The fall of the Berlin Wall in November 1989 was a great shock and was the moment the world changed.  Members of the Regiment were amongst the first non-Germans to drive through the old Inner German Border and visit towns in East Germany. For many it seemed like another world, it was extraordinary to be paying for coffee and cake in East German Marks and sit as Russian soldiers walked by just yards away.

A Squadron Scimitar flying the Welsh Dragon in action in the First Gulf War 1991

Events soon illustrated how different life would be.  On 2 August 1990, Iraq invaded Kuwait and a UN authorised coalition was deployed, initially to defend Saudi Arabia and then to evict Iraqi forces out of Kuwait.  ‘A’ Squadron was to support the British force, initially 7th Armoured Brigade, and there was intense activity as CVR(T)s were painted desert yellow for the first time. ‘A’ Squadron was amongst the first British units deployed to Saudi Arabia on Operation GRANBY in September 1990.  Soon, the British Government increased the force to the 1st (UK) Armoured Division and by the time the ground offensive started on 24th February 1991 over half the Regiment had deployed. A large number reinforced the 16th/5th Queen’s Royal Lancers and others formed a new Chemical Reconnaissance Troop mounted on German Fuchs specialist vehicles. During the ground war A Squadron led 7th Armoured Brigade into Kuwait.

After the First Gulf War ended the Regiment moved to Assaye Barracks at Tidworth in Hampshire. ‘C’ Squadron undertook the reconnaissance squadron role in the Allied Command Europe (ACE) Mobile Force (LAND) in which they undertook exercises in Norway. The QDG also sent a composite Squadron in support of 1 RRF in Northern Ireland. In the summer of 1991 the Government announced Options for Change and the QDG were one of only three Cavalry Regiments to survive amalgamation along with the SCOTS DG and the 9/12th Lancers. The Regiment then re-roled to the Challenger tank and moved to Athlone Barracks in Sennelager, Germany in September 1992. During their initial period in Sennelager QDG undertook battle group training exercises on the prairies of Alberta Canada where they were supported by all arms groupings including armoured infantry, artillery, engineers and the Army Air Corps. As part of the NATO force (IFOR) the Regiment spent a six month tour in Bosnia and Croatia, the QDG commitment consisted of two armoured squadrons (‘C’ and ‘D’ Squadrons) and RHQ forming the lead regiment in an armoured battlegroup. ‘B’ Squadron was also deployed as a mechanised infantry company with the Royal Green Jackets equipped with Saxon armoured vehicles.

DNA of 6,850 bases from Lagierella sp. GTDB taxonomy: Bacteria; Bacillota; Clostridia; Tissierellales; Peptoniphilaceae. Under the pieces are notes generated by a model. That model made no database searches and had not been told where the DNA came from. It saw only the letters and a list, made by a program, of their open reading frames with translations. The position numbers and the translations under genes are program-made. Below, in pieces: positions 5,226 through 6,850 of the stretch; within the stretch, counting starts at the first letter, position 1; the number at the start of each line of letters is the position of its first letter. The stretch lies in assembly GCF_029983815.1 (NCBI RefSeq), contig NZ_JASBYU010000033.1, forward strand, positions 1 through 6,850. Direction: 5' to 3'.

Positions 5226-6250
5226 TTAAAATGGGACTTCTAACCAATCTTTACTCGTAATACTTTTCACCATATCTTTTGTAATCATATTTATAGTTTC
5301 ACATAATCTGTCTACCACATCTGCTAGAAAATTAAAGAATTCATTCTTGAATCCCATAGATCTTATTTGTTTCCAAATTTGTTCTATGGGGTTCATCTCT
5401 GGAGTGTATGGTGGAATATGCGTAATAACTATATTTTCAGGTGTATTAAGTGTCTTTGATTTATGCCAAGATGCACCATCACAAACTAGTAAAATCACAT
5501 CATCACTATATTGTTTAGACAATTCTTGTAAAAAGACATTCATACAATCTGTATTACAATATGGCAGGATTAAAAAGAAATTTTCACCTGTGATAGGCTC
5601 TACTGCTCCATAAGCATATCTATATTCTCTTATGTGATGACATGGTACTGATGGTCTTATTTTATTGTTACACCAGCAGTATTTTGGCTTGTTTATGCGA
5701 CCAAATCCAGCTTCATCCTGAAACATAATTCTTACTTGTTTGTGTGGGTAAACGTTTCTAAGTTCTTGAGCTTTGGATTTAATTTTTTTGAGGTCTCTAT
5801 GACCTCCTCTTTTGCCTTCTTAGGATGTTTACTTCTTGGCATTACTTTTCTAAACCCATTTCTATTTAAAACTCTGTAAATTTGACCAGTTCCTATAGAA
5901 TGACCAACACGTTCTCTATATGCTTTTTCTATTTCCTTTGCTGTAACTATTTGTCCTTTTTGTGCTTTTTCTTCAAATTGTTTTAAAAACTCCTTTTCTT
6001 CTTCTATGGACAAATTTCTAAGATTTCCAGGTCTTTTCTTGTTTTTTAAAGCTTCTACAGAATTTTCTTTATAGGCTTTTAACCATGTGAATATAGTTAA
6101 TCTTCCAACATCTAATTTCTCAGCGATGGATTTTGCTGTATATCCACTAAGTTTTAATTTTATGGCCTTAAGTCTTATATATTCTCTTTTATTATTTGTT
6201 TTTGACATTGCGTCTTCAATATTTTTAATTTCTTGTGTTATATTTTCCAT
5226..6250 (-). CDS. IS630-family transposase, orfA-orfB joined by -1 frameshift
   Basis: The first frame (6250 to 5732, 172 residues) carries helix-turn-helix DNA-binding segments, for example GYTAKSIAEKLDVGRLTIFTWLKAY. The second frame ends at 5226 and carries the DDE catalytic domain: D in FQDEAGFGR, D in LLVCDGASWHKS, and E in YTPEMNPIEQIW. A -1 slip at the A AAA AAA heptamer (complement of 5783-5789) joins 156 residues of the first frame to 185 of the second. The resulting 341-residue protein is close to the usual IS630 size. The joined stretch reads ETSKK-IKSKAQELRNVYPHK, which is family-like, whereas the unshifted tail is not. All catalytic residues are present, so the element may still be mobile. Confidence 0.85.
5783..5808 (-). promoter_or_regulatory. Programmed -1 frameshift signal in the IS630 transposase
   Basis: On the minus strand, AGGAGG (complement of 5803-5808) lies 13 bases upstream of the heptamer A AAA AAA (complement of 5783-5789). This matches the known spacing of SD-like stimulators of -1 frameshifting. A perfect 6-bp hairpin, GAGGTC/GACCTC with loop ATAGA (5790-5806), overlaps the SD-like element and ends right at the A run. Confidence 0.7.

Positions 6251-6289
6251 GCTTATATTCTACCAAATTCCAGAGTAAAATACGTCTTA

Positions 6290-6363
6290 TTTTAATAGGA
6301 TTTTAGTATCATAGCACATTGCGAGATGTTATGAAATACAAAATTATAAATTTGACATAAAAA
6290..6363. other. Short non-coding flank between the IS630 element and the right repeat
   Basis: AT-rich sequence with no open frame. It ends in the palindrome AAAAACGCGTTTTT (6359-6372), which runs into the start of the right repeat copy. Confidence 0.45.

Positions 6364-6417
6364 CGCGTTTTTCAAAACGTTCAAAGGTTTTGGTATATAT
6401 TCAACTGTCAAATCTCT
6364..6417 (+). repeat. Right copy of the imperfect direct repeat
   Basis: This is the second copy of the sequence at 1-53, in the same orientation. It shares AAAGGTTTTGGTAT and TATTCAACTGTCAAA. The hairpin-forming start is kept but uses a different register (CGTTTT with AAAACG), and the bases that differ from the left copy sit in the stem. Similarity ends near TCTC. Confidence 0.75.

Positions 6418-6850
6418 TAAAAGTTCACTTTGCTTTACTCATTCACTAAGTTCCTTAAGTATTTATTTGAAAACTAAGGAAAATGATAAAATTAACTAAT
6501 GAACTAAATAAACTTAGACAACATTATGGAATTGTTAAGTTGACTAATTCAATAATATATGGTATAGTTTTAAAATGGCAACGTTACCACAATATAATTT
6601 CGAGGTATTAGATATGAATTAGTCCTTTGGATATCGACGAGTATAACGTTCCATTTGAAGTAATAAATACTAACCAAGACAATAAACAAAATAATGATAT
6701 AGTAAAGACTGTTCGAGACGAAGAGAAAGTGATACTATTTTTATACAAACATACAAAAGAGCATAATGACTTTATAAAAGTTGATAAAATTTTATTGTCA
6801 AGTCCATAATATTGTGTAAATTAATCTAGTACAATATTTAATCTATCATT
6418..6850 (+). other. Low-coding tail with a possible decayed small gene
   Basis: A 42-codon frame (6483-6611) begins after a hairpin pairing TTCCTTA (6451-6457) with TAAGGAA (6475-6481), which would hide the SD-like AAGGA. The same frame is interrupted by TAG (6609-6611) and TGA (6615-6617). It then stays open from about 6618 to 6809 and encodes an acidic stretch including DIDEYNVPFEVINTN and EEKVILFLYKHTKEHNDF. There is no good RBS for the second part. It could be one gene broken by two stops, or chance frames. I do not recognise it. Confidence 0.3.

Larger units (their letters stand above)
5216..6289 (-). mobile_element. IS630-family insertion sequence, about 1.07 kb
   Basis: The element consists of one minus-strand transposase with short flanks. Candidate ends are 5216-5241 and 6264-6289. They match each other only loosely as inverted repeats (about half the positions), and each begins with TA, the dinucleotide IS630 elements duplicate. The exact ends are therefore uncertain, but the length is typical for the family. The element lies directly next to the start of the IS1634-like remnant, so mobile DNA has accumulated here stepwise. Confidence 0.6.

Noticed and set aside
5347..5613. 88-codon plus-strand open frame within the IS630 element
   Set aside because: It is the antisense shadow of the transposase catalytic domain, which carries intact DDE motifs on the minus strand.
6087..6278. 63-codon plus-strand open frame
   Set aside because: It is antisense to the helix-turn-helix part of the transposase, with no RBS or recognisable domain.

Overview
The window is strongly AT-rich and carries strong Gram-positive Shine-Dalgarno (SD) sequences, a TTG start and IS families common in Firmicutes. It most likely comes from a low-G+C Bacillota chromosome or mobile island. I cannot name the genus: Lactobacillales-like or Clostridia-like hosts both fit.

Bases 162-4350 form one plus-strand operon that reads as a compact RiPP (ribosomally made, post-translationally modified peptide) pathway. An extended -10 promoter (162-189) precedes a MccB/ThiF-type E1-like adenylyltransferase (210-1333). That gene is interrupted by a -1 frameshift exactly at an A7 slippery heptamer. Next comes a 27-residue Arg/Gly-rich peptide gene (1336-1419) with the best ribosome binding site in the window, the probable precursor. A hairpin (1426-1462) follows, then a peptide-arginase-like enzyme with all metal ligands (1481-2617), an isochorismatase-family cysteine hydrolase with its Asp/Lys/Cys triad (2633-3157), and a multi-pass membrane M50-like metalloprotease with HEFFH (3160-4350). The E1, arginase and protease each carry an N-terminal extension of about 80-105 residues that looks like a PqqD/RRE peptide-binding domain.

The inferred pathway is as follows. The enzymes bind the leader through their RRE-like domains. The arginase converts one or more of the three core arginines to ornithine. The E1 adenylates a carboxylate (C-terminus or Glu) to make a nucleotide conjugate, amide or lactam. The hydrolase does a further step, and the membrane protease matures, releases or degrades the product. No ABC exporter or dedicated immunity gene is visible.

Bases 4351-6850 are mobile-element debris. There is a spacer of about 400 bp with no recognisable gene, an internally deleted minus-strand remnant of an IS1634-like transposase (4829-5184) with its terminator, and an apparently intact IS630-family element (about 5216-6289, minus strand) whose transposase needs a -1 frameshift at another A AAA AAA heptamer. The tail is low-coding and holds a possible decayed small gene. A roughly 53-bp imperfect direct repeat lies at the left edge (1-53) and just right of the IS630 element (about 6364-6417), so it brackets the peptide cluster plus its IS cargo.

Challenger 1 MBT Patrol

Just after their return to Germany, the QDG undertook one more exercise in Canada and then deployed to Northern Ireland. In 1998 the Regiment was tasked to cover the troubles in Belfast during the famous Drumcree stand-off. In August 1998, after a 26 year absence, the QDG returned to Cambrai Barracks in Catterick and a year later the Regiment deployed to Kosovo for a six month tour. The initial deployment for this included one armoured squadron (‘A’ Squadron) and one light role squadron (‘B’ Squadron). ‘C’ Squadron was deployed in the light role in January 2000 for six weeks. In the year 2000 the QDG re-roled back from armour to formation reconnaissance and later that year participated in the 100th birthday celebration of its then Colonel in Chief, Her Majesty Queen Elizabeth the Queen Mother. The Regiment went on to commit two squadrons to further operations in Bosnia in 2001 and 2002; both had successful tours with their parent infantry battle groups. They were primarily involved in locating and seizing illegally held weapons, detaining war criminals and assisting in the maintenance of the ceasefire. In 2001 B Squadron and Regimental Headquarters were deployed to south west England to tackle the foot and mouth disease epidemic. In the summer of 2001 the QDG exercised its right to march through the streets of Cardiff. For the first time snipers and forward air controllers were included in the QDG order of battle.